Northern Ireland elections, faiths and politics dealing with Brexit scenario

An interview to Revd Adrian Dorrian, Chairman of the Church of Ireland’s Church and Society Commission

Saul Church, built ont he site where the first Christian Church was founded on Ireland by St Patrick

Rome (NEV), March 9, 2017 – After second March election, Sinn Féin – the catholic republican party of Northern Ireland – has almost become the first party, gaining the 28.9% of the vote. An historical outcome: one year ago the Democratic Unionist Party had obtained 8 seats more than Sinn Féin, in the new Parliament “protestants” has just 2 seats more than “catholics”. How did this happen? The answer blows in Brexit scenario. Even if the 56% of Northern Ireland citizens voted to remain in Europe, the membership in United Kingdom will bring the country outside the EU, resurrecting a physical and symbolic frontier between an “European Catholic” Ireland and a “British and Protestant” one.

About these crucial issues, we have interviewed Revd Adrian Dorrian, Chairman of the Church of Ireland’s Church and Society Commission. Mr Dorrian is Associate Minister and Director of Children’s and Youth Ministry with the Lecale Area Mission Partnership, which is part of the Diocese of Down and Dromore (Lecale is the area around Downpatrick, where St Patrick’s grave is found and where there is Saul, believed to be the site of his first Church in Ireland). The Church of Ireland has around 378,000 members: 249,000 in Northern Ireland, where it is the second protestant denomination, and 129,000 in the Republic of Ireland.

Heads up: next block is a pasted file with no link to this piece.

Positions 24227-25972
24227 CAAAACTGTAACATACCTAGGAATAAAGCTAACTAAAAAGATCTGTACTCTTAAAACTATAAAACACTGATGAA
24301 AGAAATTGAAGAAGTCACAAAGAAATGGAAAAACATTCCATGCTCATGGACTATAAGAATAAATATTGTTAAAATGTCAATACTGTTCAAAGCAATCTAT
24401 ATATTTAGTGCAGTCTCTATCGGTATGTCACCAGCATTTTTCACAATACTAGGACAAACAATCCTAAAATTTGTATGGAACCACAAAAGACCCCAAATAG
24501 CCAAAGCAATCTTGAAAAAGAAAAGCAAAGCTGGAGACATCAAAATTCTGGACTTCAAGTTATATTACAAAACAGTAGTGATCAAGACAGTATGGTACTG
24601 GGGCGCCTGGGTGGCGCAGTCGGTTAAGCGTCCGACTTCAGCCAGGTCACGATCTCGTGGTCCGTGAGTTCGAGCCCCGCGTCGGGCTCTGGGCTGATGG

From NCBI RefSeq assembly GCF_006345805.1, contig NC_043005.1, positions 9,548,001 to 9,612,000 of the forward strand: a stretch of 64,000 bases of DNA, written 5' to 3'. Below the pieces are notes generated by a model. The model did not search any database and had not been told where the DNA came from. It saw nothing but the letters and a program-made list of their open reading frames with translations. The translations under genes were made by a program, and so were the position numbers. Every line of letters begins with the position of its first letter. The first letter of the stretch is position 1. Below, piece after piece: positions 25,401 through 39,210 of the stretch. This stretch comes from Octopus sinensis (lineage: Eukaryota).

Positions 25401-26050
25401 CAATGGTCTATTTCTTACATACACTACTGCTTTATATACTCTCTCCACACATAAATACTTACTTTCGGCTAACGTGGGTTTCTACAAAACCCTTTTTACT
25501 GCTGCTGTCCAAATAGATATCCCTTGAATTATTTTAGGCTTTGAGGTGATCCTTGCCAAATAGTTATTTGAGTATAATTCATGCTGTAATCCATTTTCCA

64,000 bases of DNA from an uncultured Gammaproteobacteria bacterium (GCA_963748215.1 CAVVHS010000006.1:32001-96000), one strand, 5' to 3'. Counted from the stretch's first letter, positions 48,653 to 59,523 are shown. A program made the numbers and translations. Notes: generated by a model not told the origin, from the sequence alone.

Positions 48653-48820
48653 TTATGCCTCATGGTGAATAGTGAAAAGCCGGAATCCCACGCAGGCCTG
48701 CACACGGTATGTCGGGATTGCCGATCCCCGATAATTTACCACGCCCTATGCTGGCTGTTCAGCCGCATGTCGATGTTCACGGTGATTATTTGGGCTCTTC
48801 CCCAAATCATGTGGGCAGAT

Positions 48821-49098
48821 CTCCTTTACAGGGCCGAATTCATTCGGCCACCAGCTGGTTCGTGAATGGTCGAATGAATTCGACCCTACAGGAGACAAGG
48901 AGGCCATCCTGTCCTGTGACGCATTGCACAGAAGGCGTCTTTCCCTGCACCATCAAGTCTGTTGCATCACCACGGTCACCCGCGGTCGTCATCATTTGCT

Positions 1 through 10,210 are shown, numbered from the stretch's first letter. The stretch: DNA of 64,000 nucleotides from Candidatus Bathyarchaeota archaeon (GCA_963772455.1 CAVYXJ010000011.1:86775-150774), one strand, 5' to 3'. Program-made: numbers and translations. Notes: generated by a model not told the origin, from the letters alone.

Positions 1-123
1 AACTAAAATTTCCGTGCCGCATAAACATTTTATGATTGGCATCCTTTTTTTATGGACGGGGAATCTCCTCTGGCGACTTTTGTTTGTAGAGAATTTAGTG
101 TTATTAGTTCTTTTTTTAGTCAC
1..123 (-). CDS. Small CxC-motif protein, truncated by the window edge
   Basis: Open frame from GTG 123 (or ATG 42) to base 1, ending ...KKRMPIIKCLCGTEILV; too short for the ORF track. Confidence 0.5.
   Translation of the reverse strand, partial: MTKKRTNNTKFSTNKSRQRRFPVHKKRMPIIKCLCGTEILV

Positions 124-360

As a Christian, are you worried about new possible conflicts in Northern Ireland? Is 1998 peace really in danger?

Adrian Dorrian

I don’t think any Christians in Northern Ireland, or anyone else for that matter, would want to see a return to the violence of ‘The Troubles’. The 1998 Agreement laid down terms of reference for moving forward in Northern Ireland, but it’s really important to note that in terms of violence, the main Paramilitary groups had called ceasefires much earlier in the 90s. While I’m concerned that powersharing arrangements aren’t working at the moment, I don’t believe anyone – least of all the political leaders – would desire a return to the worst of the days of violence.

In Brexit context, Irish and British politicians may come back to use religion to achieve their goals. In your opinion, has been already happening?

Religion and politics have always been closely linked in Northern Ireland. Proportionally, the country still has a high number of people claiming a faith, and many of those who might not practise faith still have an identity rooted in religious background. I don’t believe this has to be a danger. The Church has much to say in the public square and this is an important part of the wider civic discourse. Some politicians are known to have active faith, and this shouldn’t be seen as a vice. However, faith shouldn’t be a campaign technique, any more than dismissing opinions informed by faith should be.

In this difficult moment, all the Irish churches (Presbyterian, Anglican, Catholics) are united in asking peace and a better political debate. Let’s imagine that, as requested by McGuinnes and other Sinn Féin leaders, a political referendum in order to remain united in the EU was obtained for the whole Island; Different Churches and Irish denominations would not take different positions? Do you ecumenically talk each other about this scenario?